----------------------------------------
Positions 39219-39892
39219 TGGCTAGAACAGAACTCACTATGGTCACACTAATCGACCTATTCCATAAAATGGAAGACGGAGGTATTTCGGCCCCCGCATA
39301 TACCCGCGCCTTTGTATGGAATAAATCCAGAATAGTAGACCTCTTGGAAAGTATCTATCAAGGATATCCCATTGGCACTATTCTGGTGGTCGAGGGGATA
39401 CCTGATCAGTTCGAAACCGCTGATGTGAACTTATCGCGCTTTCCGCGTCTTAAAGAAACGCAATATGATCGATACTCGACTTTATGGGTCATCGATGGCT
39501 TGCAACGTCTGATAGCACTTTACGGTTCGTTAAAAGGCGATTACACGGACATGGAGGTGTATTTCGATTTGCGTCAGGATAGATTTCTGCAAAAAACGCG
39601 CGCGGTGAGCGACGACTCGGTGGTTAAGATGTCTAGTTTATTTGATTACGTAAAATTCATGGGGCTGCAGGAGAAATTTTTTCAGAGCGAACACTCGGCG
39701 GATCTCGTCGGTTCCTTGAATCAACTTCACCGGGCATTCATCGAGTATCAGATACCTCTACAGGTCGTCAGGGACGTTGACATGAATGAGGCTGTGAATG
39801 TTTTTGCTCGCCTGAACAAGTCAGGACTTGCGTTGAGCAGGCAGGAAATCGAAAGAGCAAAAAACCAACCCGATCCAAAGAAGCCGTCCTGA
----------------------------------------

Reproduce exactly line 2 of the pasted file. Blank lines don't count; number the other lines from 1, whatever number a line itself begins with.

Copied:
39219 TGGCTAGAACAGAACTCACTATGGTCACACTAATCGACCTATTCCATAAAATGGAAGACGGAGGTATTTCGGCCCCCGCATA